IDEaS and ARC Distinguished Lecture
As part of ARC10: Celebrating 10 years of the Algorithms and Randomness Center
Monday, October 24 at 10 AM
Jon Kleinberg (Cornell University)
Human Decisions and Machine Predictions
Klaus Advanced Computing Building Room 1116
An increasing number of domains are providing us with detailed trace data on human decisions, often made by experts with deep experience in the subject matter. This provides an opportunity to use machine-learning prediction algorithms to ask several families of questions -- not only about the extent to which algorithms can outperform expert-level human decision-making in specific domains, but also whether we can use algorithms to analyze the nature of the errors made by human experts, to predict which instances will be hardest for these experts, and to explore some of the ways in which prediction algorithms can serve as supplements to human decision-making in different applications. In this talk, I'll explore this theme by drawing on a line of recent projects; all are joint with Sendhil Mullainathan, and include collaborations with Ashton Anderson, Himabindu Lakkaraju, Jure Leskovec, Annie Liang, and Jens Ludwig.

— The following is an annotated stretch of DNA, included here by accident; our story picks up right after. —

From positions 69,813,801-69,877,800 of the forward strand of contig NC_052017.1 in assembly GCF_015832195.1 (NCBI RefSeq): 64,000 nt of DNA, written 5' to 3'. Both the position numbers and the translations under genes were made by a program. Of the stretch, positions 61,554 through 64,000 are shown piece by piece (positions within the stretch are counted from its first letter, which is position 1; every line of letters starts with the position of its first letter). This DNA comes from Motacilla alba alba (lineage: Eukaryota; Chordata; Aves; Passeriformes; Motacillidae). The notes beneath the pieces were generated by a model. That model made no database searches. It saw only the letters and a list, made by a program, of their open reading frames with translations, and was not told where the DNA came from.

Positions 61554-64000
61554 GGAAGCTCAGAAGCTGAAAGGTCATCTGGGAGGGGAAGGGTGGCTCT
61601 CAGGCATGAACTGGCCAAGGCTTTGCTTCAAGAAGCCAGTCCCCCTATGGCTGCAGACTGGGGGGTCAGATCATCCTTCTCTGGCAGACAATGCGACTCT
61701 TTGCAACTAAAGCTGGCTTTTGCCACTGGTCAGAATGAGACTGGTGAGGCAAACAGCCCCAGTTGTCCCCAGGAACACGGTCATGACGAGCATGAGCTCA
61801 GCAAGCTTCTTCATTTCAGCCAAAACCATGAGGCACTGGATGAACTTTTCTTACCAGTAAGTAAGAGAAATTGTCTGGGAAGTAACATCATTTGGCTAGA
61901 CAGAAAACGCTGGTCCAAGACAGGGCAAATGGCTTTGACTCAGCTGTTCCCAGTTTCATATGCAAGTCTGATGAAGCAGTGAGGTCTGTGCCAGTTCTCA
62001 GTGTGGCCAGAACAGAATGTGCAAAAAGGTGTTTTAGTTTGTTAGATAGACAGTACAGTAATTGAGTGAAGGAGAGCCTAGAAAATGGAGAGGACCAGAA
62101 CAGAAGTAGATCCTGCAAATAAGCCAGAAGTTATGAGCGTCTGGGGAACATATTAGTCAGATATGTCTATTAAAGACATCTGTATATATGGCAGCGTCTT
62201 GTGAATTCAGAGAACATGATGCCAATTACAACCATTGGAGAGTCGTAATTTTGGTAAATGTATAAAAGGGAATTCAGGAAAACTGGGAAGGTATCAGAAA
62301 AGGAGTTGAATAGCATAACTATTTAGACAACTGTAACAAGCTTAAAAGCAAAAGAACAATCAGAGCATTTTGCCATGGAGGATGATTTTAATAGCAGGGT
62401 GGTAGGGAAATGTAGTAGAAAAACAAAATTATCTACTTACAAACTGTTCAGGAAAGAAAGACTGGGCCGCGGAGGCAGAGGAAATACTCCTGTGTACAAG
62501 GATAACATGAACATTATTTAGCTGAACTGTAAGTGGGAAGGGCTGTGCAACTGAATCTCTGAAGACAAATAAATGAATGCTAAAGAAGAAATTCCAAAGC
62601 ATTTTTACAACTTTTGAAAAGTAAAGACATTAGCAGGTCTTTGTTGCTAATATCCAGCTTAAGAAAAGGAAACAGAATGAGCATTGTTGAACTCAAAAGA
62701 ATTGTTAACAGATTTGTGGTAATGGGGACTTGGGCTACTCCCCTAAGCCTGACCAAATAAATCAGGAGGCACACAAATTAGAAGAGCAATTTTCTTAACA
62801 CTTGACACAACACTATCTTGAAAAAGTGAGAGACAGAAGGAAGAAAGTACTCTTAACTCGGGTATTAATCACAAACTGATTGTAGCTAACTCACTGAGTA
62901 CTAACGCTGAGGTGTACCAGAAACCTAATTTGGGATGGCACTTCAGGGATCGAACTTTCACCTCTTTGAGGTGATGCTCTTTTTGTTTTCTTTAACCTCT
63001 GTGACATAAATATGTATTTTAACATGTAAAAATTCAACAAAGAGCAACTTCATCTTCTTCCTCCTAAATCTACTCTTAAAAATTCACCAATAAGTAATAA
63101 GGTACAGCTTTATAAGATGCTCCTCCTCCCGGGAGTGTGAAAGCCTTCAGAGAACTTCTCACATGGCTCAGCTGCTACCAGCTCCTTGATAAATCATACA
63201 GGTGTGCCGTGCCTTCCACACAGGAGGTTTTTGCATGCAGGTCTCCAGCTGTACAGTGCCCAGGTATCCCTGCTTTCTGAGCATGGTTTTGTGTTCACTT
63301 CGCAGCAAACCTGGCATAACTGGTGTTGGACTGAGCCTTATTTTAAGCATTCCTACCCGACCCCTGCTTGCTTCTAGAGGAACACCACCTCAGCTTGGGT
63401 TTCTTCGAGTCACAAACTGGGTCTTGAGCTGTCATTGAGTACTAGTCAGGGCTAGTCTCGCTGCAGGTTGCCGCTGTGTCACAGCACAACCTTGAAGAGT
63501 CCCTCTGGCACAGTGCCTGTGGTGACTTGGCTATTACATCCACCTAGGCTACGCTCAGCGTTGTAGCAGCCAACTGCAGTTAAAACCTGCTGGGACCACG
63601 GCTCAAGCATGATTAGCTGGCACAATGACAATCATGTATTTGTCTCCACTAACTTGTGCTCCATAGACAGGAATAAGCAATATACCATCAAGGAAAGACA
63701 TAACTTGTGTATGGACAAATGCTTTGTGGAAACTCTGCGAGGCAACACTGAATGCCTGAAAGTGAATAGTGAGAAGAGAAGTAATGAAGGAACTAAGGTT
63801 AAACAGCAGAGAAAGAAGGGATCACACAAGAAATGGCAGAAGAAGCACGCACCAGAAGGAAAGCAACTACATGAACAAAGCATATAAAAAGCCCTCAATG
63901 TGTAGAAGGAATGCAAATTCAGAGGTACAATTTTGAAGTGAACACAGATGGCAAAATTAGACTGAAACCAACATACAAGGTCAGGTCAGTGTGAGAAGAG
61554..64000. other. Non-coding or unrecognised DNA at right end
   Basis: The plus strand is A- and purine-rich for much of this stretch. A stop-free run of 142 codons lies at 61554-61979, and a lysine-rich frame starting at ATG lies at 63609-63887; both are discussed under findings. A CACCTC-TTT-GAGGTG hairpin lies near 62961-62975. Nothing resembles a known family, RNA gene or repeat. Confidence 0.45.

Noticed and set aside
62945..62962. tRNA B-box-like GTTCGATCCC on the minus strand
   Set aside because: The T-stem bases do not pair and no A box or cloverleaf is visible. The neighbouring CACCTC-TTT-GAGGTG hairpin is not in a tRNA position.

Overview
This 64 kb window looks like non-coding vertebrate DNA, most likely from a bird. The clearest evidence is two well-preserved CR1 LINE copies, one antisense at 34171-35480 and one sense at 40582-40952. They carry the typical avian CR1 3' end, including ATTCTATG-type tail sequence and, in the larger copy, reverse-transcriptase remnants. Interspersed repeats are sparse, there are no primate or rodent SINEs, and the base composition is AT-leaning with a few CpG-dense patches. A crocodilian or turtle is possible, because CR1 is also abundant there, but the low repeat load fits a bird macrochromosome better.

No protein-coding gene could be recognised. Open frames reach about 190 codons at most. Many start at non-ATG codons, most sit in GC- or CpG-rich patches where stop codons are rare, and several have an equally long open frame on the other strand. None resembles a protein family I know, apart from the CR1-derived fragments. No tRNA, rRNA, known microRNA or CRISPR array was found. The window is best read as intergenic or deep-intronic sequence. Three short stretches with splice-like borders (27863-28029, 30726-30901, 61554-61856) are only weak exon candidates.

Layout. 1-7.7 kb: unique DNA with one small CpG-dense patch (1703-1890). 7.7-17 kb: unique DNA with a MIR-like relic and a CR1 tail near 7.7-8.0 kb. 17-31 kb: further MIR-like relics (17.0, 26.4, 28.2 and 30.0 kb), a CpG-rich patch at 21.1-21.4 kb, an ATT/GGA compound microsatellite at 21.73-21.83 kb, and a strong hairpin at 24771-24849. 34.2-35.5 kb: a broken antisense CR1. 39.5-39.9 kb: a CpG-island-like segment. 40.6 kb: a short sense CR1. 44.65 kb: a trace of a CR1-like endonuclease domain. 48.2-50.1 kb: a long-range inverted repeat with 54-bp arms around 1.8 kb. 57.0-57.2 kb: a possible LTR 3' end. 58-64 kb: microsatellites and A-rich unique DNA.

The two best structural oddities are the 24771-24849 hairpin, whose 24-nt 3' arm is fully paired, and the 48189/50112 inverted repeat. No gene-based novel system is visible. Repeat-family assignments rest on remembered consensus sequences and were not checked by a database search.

Jon Kleinberg is the Tisch University Professor in the Departments of Computer Science and Information Science at Cornell University. His research focuses on issues at the interface of networks and information, with an emphasis on the social and information networks that underpin the Web and other on-line media. He is a member of the National Academy of Sciences, the National Academy of Engineering, and the American Academy of Arts and Science; and he is the recipient of research fellowships from the MacArthur, Packard, Simons, and Sloan Foundations, as well as awards including the Nevanlinna Prize, the Harvey Prize, the Newell Award, and the ACM-Infosys Foundation Award in the Computing Sciences.